What is a 'Sin Tax'

A sin tax is a state-sponsored tax that is added to products or services that are seen as vices, such as alcohol, tobacco and gambling. These types of taxes are levied by governments to discourage individuals from partaking in such activities without making the use of the products illegal. These taxes also provide a source of government revenue.


Sin taxes are typically added to liquor, cigarettes and other non-luxury items. State governments favor sin taxes because they generate an enormous amount of revenue. The general public usually accepts sin taxes because they are indirect taxes that only affect those who use the products. When individual states run deficits, a sin tax is typically one of the first taxes recommended by lawmakers to help fill the budget gap.

Additional Arguments in Favor of Sin Taxes

A sin tax is a type of Pigovian tax, which is levied on companies that create negative externalities with their business practices. Sin tax proponents maintain that the behaviors being taxed represent negative externalities, as they foist an unfair burden on the rest of society. The harmful effects of alcohol and tobacco increase health care costs, while compulsive gambling often forces families into bankruptcy and financial ruin.

One purpose of a Pigovian tax is to create an incentive to reduce negative externalities. The sin tax accomplishes this purpose, as higher costs through taxation encourage consumers to spend less on harmful products.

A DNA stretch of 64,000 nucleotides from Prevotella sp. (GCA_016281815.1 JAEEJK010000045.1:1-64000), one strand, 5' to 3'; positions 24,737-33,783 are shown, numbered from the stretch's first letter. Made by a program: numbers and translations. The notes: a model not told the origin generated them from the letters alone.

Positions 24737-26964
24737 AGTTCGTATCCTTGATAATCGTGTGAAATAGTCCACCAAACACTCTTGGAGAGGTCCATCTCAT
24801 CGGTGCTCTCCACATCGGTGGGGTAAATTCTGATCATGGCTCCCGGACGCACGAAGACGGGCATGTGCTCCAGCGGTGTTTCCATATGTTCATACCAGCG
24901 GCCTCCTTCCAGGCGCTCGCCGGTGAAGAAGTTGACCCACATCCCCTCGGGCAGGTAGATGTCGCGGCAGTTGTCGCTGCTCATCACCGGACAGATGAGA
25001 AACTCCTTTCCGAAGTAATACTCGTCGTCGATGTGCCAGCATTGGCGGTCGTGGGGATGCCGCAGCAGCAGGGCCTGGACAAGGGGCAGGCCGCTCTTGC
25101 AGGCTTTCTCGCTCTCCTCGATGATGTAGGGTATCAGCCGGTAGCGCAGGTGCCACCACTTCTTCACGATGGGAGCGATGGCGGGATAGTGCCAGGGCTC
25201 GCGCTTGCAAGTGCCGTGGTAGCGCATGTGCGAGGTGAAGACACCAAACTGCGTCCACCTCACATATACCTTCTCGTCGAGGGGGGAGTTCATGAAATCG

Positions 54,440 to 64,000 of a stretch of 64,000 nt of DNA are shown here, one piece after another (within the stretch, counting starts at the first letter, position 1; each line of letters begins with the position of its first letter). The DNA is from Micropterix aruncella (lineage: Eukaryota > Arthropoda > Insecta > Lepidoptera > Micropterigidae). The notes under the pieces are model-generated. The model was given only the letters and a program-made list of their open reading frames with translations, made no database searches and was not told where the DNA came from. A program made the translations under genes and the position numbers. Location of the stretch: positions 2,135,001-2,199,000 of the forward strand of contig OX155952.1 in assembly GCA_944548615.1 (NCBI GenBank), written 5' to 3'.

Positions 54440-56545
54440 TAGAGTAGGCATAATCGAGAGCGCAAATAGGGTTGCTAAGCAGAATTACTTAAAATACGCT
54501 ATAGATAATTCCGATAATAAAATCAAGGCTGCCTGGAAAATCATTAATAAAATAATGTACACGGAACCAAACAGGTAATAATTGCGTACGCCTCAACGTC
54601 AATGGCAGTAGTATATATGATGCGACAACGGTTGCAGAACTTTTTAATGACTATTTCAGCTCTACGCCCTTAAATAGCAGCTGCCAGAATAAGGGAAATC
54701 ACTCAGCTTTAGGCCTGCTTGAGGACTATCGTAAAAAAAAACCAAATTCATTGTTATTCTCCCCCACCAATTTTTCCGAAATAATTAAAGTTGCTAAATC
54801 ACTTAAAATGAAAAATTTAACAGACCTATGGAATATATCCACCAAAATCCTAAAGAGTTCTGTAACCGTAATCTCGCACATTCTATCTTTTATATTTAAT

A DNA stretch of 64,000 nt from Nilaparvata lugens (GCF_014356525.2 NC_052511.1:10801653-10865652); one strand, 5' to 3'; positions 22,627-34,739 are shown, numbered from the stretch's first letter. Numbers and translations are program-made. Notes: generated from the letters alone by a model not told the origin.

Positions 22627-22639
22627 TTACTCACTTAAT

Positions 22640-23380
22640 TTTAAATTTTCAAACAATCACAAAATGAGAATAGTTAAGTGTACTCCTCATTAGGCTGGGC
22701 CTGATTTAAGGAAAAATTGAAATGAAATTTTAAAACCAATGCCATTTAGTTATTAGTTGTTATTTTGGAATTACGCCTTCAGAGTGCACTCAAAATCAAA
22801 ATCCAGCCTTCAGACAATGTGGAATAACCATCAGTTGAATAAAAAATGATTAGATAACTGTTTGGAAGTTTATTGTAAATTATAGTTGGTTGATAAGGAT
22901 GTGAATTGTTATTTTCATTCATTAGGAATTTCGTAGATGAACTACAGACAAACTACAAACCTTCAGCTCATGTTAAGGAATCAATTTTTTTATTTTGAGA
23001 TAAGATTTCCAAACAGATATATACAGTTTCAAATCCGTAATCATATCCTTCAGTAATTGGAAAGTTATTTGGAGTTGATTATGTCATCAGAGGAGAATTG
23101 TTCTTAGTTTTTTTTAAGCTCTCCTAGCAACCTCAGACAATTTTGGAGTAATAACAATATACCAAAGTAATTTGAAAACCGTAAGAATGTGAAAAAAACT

Criticism of Sin Taxes

The practice of levying sin taxes draws criticism from both ends of the political spectrum. Small-government conservatives argue that a sin tax represents an overreach of government. These critics allege that by singling out certain products or services for additional taxation, the government is engaging in social engineering and taking on the role of a nanny state.

Similarly, pundits on the left take issue with a sin tax because it tends to create a disproportionate effect on the poor and the uneducated. For example, studies indicate that smoking rates have a strong inverse correlation with educational attainment; those with a high school education or lower are much more likely to partake in tobacco use than those with a bachelor's degree or higher.

Moreover, sin taxes are typically regressive taxes, meaning the less money a person makes, the larger percentage of his income these taxes consume. A pack-a-day smoker who makes $20,000 per year spends the same money on cigarettes – and therefore, the same on cigarette taxes – as one who makes $200,000 per year. However, the taxes eat up a much bigger portion of the low earner's paycheck.

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